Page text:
I have to define a variadic function in Scheme that takes the following form: `(define (n-loop procedure [a list of pairs (x,y)])` where the list of pairs can be any length.

Each pair specifies a lower and upper bound. That is, the following function call: `(n-loop (lambda (x y) (inspect (list x y))) (0 2) (0 3))` produces:

``````(list x y) is (0 0)
(list x y) is (0 1)
(list x y) is (0 2)
(list x y) is (1 0)
(list x y) is (1 1)
(list x y) is (1 2)
``````

Obviously, car and cdr are going to have to be involved in my solution. But the stipulation that makes this difficult is the following. There are to be no assignment statements or iterative loops (while and for) used at all.

I could handle it using while and for to index through the list of pairs, but it appears I have to use recursion. I don't want any code solutions, unless you feel it is necessary for explanation, but does anyone have a suggestion as to how this might be attacked?

-

The standard way to do looping in Scheme is to use tail recursion. In fact, let's say you have this loop:

``````(do ((a 0 b)
(b 1 (+ a b))
(i 0 (+ i 1)))
((>= i 10) a)
(eprintf "(fib ~a) = ~a~%" i a))
``````

This actually get macro-expanded into something like the following:

``````(let loop ((a 0)
(b 1)
(i 0))
(cond ((>= i 10) a)
(else (eprintf "(fib ~a) = ~a~%" i a)
(loop b (+ a b) (+ i 1)))))
``````

Which, further, gets macro-expanded into this (I won't macro-expand the `cond`, since that's irrelevant to my point):

``````(letrec ((loop (lambda (a b i)
(cond ((>= i 10) a)
(else (eprintf "(fib ~a) = ~a~%" i a)
(loop b (+ a b) (+ i 1)))))))
(loop 0 1 0))
``````

You should be seeing the `letrec` here and thinking, "aha! I see recursion!". Indeed you do (specifically in this case, tail recursion, though `letrec` can be used for non-tail recursions too).

Any iterative loop in Scheme can be rewritten as that (the named `let` version is how loops are idiomatically written in Scheme, but if your assignment won't let you use named `let`, expand one step further and use the `letrec`). The macro-expansions I've described above are straightforward and mechanical, and you should be able to see how one gets translated to the other.

``````(define (sum x . xs)
(if (null? xs) x
(apply sum (+ x (car xs)) (cdr xs))))
``````

(This is, BTW, a horribly inefficient way to write a `sum` function; I am just using it to demonstrate how you would send (using `apply`) and receive (using an improper lambda list) arbitrary numbers of arguments.)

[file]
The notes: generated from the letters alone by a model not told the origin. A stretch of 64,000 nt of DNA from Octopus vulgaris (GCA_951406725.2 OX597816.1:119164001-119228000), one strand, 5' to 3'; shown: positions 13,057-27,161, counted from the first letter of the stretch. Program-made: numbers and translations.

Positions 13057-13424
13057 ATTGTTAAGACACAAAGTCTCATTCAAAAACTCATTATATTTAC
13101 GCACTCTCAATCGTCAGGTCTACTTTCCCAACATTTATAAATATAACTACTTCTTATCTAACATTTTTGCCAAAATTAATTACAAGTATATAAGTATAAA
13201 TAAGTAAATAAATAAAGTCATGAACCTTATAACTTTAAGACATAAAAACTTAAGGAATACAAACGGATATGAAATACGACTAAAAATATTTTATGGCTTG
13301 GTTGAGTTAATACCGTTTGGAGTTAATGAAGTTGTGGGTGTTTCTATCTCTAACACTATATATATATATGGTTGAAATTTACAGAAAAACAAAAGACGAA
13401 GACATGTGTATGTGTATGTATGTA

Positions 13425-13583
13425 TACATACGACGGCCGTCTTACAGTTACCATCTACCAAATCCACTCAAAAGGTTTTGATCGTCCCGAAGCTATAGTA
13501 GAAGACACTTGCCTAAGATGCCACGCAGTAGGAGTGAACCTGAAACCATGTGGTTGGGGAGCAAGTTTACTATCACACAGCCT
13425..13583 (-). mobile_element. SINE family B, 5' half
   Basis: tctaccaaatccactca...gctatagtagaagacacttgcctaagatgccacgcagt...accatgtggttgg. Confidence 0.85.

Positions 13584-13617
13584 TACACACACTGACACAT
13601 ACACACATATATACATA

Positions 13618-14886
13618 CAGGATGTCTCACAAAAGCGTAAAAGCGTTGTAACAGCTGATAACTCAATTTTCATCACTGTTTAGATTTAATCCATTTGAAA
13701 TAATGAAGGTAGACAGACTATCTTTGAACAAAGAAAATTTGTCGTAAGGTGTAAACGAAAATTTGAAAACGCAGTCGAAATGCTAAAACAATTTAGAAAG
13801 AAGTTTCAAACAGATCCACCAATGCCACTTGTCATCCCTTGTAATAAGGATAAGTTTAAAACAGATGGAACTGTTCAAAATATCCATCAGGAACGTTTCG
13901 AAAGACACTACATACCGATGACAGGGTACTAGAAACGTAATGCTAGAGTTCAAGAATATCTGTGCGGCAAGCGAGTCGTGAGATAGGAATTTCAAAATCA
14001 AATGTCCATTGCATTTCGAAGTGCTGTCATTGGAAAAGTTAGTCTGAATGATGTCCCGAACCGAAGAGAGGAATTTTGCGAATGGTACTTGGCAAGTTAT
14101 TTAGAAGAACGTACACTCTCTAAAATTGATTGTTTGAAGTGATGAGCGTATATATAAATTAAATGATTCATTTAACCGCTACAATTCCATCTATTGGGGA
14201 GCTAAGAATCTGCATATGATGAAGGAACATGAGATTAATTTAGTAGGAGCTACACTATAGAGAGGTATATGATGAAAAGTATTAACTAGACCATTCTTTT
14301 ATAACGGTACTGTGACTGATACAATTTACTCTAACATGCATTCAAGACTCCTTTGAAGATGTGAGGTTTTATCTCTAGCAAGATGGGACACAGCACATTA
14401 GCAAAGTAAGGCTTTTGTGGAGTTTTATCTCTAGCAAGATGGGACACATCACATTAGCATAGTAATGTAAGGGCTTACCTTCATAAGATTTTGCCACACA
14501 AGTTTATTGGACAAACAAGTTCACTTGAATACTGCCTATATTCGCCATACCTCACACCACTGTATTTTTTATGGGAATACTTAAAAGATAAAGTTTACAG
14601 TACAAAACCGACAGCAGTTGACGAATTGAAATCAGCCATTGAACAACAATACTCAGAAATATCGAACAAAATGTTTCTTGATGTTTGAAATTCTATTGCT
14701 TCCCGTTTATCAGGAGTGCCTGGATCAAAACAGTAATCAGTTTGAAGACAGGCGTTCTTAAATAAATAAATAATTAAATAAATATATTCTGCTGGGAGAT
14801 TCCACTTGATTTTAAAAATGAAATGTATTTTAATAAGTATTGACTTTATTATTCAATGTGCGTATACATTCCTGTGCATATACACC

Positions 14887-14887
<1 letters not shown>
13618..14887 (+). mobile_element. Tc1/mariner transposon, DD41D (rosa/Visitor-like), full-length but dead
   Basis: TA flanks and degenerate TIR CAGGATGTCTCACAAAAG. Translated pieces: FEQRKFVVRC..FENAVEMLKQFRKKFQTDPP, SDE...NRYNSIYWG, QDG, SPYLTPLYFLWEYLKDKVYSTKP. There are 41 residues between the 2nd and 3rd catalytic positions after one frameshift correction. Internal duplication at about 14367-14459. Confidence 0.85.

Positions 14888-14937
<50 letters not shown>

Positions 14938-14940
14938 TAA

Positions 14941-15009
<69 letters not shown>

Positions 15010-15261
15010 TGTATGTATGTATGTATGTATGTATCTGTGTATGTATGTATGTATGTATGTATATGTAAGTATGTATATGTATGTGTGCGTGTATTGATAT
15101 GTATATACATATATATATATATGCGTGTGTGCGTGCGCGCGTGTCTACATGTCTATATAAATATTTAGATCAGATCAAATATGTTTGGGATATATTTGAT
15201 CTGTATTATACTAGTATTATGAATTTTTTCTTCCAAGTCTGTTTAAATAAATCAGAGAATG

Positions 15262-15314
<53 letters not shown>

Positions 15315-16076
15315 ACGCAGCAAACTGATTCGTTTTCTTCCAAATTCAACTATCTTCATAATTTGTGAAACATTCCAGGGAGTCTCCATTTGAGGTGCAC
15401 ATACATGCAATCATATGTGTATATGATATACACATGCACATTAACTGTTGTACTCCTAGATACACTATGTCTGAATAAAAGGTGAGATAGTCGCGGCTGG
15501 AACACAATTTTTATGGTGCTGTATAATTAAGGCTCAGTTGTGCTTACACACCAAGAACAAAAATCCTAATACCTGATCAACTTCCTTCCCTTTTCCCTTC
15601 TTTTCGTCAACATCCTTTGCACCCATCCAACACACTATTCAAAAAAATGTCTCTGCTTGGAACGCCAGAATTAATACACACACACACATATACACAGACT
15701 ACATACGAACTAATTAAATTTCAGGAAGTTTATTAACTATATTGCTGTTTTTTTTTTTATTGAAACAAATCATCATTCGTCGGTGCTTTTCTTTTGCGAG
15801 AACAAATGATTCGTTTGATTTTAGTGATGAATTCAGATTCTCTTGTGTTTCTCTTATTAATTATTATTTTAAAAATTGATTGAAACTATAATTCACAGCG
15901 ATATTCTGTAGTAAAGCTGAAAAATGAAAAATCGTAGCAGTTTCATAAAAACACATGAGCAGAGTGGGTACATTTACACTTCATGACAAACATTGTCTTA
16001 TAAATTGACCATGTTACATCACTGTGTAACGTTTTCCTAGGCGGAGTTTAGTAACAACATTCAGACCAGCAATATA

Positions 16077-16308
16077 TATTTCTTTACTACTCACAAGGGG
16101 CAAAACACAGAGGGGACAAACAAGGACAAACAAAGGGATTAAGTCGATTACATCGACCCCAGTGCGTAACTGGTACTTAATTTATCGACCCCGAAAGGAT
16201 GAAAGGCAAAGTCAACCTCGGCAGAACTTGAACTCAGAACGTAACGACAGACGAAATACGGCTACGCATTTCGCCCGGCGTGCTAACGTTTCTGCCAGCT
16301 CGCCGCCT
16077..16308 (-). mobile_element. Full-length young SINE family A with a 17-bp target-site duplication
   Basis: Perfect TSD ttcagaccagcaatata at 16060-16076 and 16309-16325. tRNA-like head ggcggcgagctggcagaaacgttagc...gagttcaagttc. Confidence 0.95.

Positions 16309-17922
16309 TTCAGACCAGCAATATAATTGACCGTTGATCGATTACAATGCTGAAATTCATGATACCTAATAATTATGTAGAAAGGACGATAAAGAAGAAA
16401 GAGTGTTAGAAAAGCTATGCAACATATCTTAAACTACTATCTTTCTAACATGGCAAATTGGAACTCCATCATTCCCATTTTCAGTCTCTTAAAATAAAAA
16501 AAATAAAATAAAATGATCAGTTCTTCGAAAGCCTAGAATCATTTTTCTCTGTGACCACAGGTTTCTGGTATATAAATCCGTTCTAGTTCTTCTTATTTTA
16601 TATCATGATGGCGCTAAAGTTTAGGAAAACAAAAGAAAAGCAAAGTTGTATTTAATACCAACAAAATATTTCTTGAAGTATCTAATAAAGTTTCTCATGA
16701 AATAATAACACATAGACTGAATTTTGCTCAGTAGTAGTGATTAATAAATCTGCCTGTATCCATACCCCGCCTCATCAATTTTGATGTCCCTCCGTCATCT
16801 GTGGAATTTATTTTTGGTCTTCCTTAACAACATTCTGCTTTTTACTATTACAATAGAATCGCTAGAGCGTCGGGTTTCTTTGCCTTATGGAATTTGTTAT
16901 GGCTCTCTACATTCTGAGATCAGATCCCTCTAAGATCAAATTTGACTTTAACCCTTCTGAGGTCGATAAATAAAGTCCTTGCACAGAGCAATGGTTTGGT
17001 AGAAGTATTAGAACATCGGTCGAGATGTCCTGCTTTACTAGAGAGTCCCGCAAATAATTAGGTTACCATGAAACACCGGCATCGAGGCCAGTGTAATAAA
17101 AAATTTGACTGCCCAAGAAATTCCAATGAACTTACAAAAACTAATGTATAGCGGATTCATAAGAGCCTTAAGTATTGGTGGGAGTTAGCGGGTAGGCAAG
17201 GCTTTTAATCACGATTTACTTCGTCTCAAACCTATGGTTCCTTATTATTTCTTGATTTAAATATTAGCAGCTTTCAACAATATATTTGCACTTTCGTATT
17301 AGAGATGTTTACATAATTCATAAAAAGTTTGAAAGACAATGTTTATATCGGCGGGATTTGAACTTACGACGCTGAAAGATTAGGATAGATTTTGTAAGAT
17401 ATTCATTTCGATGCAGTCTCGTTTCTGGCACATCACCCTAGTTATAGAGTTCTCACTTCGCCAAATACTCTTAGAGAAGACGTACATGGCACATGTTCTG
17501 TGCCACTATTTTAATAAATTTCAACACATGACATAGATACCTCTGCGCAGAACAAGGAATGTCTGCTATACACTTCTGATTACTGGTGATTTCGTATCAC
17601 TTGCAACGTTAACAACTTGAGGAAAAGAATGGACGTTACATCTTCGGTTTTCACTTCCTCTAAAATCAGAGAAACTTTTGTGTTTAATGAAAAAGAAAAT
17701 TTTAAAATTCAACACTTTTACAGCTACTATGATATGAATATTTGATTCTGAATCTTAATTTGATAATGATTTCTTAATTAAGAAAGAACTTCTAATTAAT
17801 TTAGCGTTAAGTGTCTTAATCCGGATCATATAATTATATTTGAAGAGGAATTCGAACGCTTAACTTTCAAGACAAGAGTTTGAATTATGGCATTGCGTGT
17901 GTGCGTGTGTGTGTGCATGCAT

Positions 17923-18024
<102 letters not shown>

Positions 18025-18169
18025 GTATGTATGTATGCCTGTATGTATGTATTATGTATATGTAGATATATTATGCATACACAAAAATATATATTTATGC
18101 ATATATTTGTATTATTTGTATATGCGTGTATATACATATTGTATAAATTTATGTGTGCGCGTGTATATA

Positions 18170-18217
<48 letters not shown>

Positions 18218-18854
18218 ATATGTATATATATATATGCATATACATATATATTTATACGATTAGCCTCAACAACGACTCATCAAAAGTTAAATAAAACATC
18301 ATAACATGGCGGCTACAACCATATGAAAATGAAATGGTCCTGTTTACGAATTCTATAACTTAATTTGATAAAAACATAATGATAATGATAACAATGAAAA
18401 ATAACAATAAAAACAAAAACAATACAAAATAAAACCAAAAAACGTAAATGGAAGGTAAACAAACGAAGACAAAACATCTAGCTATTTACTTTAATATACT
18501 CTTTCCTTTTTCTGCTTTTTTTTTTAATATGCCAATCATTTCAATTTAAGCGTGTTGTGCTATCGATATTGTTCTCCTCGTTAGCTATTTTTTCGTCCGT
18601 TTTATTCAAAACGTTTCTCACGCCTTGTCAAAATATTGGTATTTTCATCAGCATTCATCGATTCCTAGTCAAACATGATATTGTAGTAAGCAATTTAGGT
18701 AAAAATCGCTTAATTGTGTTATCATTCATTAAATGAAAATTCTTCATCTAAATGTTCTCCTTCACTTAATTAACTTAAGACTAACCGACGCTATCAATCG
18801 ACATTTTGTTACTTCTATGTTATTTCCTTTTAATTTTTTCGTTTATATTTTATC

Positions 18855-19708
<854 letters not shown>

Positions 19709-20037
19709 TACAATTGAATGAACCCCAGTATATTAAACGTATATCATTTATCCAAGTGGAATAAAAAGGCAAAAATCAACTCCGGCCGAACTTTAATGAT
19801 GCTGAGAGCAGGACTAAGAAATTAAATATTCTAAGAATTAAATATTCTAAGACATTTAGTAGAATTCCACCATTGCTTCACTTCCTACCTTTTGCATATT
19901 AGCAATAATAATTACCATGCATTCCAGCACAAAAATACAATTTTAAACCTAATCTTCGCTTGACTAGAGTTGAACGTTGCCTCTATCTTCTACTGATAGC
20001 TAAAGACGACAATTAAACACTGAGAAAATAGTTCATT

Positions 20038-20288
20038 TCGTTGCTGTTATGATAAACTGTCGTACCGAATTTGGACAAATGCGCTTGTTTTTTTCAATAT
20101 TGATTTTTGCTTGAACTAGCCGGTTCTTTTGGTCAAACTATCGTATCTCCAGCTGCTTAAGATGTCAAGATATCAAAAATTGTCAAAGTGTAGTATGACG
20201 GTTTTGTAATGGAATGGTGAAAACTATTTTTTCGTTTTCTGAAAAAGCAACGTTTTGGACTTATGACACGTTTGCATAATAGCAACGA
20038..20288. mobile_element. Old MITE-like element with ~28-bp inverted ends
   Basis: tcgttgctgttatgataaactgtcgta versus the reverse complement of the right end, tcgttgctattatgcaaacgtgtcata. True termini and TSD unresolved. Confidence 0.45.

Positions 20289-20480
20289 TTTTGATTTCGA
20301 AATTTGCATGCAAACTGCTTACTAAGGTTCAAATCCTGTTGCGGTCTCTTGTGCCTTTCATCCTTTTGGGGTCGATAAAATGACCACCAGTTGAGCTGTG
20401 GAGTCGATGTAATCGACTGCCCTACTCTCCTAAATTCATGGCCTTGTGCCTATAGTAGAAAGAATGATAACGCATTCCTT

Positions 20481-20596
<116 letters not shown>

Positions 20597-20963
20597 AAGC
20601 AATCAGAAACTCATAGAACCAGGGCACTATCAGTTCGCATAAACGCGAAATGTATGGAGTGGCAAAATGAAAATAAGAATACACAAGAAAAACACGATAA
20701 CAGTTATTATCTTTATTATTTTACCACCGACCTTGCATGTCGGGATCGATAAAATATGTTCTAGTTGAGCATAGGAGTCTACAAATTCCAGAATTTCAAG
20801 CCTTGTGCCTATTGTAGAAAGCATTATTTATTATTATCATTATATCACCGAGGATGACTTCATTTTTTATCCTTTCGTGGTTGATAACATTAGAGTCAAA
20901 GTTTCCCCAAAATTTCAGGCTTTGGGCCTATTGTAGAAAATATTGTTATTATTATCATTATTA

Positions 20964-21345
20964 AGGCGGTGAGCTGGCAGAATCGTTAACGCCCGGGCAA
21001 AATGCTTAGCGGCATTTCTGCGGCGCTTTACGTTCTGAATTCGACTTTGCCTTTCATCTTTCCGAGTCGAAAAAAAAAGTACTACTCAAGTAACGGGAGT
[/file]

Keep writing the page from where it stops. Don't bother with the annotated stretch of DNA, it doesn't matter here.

### Update

Okay, so here is some general advice: you will need two loops:

1. an outer loop, that goes through the range levels (that's your variadic stuff)
2. an inner loop, that loops through the numbers in each range level

In each of these loops, think carefully about:

1. what the starting condition is
2. what the ending condition is
3. what you want to do at each iteration
4. whether there is any state you need to keep between iterations

In particular, think carefully about the last point, as that is how you will nest your loops, given an arbitrary number of nesting levels. (In my sample solution below, that's what the `cur` variable is.)

After you have decided on all these things, you can then frame the general structure of your solution. I will post the basic structure of my solution below, but you should have a good think about how you want to go about solving the problem, before you look at my code, because it will give you a good grasp of what differences there are between your solution approach and mine, and it will help you understand my code better.

Also, don't be afraid to write it using an imperative-style loop first (like `do`), then transforming it to the equivalent named `let` when it's all working. Just reread the first section to see how to do that transformation.

All that said, here is my solution (with the specifics stripped out):

``````(define (n-loop proc . ranges)
(let outer ((cur ???)
(ranges ranges))
(cond ((null? ranges) ???)
(else (do ((i (caar ranges) (+ i 1)))
Remember, once you get this working, you will still need to transform the `do` loop into one based on named `let`. (Or, you may have to go even further and transform both the outer and inner loops into their `letrec` forms.)